Multimedia: Rhythmbox, Mplayer, Gxine, SoundJuicer, SoundConverter, Avidemux.Internet: Pidgin Instant Messenger, Gftp, Thunderbird Mail Client, Iceweasel (Firefox)FlashPlayer, Java.Graphics: Inkscape, Gimpshop, Gthumb, Xsane.Open Office, Evince and SciTe.It’s based on Debian Lenny, which means you get the APT package manager (and the graphical interface to it, Synaptic Package Manager), .deb compatibility allows you to install a wealth of apps easily. It’s an easy switch for anyone used to working on Ubuntu – which is also based on Debian.


Dreamlinux is a linux distribution which promises a lot for future versions – especially on the user interface side, as developers have more time to tweak the details – for that perfect user experience.
Right now, I wouldn’t recommend installing Dreamlinux – because it just about halfway to becoming a really different, good linux distribution.

For someone looking for eye-candy and user-friendliness I would recommend gOS3 and Linux Mint, the former which I use as my primary operating system. Visit the official website here.

26 thoughts on “Dreamlinux 3.5: Back to the Roots”

  1. I'm interested in what you folks are using: Fedora, Ubuntu, … ? Like I said in the article, I mostly use Linux Mint since I wrote that review about it a few weeks back.

  2. Ubuntu here.

    If this distro is aimed at new Linux users, are they doing anything other than pre-installing some programs? Because all distros are doing that, it's nothing novel.

    1. Yes they are doing a lot! They are making lightwweight operating system full of eyecandy which is also their own work, lots of customization, many scripts to ease the maintenance and everyday use,they offer many propietary applications that can be installed with just 1 click and the ability easily customize your live cd with the configurations and applications you want to finally be able to create a new live cd, its amazing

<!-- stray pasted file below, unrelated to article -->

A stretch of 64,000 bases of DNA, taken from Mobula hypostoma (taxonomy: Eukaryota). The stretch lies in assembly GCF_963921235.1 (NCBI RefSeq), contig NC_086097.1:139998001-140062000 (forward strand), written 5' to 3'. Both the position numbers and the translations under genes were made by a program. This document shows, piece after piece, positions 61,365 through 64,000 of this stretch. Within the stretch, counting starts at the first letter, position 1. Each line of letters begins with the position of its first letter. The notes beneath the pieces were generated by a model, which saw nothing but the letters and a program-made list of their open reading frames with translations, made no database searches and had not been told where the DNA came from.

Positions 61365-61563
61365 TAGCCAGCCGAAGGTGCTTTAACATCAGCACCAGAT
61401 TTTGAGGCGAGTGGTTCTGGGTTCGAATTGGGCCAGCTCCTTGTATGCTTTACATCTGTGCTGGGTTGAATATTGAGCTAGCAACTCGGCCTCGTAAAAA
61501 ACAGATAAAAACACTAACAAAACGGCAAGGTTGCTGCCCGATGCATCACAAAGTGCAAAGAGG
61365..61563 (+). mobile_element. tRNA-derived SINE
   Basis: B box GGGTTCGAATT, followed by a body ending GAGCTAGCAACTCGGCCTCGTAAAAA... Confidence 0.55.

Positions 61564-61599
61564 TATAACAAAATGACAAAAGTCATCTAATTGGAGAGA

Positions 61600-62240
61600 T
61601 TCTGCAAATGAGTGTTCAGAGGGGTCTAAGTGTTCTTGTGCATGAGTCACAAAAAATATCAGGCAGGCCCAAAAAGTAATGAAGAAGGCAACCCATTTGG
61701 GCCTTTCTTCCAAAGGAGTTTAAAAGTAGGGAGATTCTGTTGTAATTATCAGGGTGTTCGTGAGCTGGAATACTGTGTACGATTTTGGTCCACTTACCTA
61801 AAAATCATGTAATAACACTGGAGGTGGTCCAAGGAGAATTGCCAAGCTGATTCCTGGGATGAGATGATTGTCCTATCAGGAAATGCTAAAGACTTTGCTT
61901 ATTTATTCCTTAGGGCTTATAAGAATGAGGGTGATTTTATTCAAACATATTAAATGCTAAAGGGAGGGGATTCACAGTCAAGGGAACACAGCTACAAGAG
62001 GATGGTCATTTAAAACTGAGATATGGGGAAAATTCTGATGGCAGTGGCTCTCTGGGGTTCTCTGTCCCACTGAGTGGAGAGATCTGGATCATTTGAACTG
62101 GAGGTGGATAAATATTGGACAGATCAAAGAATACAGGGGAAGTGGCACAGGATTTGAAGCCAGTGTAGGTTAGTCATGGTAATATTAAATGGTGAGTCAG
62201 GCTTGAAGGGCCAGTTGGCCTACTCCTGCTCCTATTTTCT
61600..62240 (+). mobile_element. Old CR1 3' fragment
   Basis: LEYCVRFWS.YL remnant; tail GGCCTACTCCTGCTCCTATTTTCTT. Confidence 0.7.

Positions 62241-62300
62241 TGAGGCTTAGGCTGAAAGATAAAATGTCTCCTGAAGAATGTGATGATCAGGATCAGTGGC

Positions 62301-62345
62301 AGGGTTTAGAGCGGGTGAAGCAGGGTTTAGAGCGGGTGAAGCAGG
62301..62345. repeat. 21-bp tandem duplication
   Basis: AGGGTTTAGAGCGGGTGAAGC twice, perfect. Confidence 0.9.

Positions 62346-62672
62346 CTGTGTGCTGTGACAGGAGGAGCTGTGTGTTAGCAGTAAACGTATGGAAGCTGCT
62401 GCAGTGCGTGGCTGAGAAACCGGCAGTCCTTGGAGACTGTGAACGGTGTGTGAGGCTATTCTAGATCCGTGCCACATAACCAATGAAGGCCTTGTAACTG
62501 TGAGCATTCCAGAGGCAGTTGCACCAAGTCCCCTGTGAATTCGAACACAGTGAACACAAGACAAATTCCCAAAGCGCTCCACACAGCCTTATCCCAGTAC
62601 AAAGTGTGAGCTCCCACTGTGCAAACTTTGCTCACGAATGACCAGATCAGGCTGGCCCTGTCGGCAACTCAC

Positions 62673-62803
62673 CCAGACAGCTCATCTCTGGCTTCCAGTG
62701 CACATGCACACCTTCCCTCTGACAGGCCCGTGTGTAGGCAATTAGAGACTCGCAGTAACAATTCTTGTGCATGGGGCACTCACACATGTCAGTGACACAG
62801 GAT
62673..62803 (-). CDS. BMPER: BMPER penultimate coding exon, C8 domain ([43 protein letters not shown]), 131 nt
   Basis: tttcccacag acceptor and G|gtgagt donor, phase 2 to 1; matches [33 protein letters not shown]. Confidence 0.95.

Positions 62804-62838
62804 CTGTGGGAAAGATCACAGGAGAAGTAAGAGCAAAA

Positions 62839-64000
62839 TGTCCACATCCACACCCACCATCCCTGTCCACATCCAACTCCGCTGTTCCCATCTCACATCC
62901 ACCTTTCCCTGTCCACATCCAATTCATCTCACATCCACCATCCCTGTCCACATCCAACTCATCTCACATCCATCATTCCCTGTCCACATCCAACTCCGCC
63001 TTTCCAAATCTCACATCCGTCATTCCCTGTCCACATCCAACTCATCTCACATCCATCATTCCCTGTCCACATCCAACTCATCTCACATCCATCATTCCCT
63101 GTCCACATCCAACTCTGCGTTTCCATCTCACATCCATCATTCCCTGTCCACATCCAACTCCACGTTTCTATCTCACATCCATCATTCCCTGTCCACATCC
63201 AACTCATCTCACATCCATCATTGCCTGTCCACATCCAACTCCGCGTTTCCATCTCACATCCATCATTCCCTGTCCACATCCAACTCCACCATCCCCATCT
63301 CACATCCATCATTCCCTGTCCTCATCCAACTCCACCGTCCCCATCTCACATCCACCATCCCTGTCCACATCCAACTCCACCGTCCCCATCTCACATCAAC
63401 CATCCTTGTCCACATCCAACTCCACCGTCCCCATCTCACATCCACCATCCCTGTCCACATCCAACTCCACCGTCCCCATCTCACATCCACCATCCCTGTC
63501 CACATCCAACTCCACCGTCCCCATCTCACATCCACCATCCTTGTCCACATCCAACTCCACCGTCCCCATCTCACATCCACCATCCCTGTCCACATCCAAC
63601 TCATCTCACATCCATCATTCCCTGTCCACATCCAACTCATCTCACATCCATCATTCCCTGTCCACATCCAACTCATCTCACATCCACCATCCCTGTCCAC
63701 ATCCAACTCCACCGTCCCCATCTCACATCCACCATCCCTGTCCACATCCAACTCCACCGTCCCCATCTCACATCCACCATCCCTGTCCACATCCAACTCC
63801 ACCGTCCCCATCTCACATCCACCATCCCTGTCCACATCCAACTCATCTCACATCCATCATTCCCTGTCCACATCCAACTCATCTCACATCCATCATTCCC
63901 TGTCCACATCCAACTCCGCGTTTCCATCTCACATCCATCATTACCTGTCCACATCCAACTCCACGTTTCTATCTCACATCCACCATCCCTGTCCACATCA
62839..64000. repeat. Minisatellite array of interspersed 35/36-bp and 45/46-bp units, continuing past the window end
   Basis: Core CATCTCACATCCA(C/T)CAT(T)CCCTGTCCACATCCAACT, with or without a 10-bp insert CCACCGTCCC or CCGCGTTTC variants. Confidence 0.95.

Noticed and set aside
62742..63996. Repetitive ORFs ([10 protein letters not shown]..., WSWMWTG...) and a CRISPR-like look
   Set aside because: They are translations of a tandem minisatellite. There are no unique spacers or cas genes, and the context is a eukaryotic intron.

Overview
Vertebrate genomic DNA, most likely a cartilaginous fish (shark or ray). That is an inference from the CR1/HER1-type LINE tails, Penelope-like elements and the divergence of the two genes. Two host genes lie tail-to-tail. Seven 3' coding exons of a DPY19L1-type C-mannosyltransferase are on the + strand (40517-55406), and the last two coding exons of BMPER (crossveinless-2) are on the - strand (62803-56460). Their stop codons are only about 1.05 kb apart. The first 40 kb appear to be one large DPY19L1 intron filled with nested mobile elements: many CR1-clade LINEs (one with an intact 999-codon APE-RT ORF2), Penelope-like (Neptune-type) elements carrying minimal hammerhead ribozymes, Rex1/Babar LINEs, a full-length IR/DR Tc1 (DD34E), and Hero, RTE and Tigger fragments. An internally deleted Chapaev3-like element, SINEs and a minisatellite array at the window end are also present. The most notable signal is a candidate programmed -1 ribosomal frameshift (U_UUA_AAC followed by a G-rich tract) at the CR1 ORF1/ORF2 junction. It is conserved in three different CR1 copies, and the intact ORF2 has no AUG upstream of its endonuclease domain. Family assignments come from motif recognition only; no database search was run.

3. @ opensas: come on over to the dreamlinuxforums.org … I know I was amazed by the help this team offers. They've helped me immensely as a newbie who'se "unlearning" Windows.

  4. sorry my ignorance… could you pleeeease give me detailed instructions to configure the atheros 5007EG… I would really thank you a lot… I tried with several others distros, but the only ones recognizing it out of the box are fedora, mandriva and… elive!

  5. GNOME desktop is available for Dreamlinux 3.5RC4. At this point in time, a script is available to generate a gnome .iso from the stock Xfce .iso and this can be done straight from the desktop.
    We did this to keep download size down to a single CD.

  6. Dreamlinux caters for newbs and advanced linuxers. In our evolution, we are aiming to make it even simpler for the uninitiated.

    This translates to what we're doing with our already well-praised installer. In fact, to cater to different levels and categories of users, we're developing several new and different installer routines.

    As Dreamlinux is Debian-based (but not affiliated to Ubuntu and derivatives in any way) the complete Debian repositories are there at users' disposal to install any program they require.

    Our strength lies in being lightweight and fast, with a lot of customization in the userspace. No bloat.
    Even running GNOME desktop on older machines does not seem like a drag.

  7. I'm surprised Easy Install wasn't mentioned in the article. Easy install makes it easy to install several packages useful for everyday things. I've tried Ubuntu and the derivatives and have yet to get DVD's working. Very easy using DL.

    Some other nice touches for DL are the ability to open a network browsing folder and a root folder directly without opening a standard folder and going the next step. These two subtle features have saved me considerable time working in DL.

    As for wireless, DL all my wireless devices work in DL out of the box.

    I think Gnome AlsaMixer should be default for audio control versus aumix. My experience so far is that after upgrades aumix quits working while AlsaMizer continues to work.

    But overall I am very happy with the state of DL.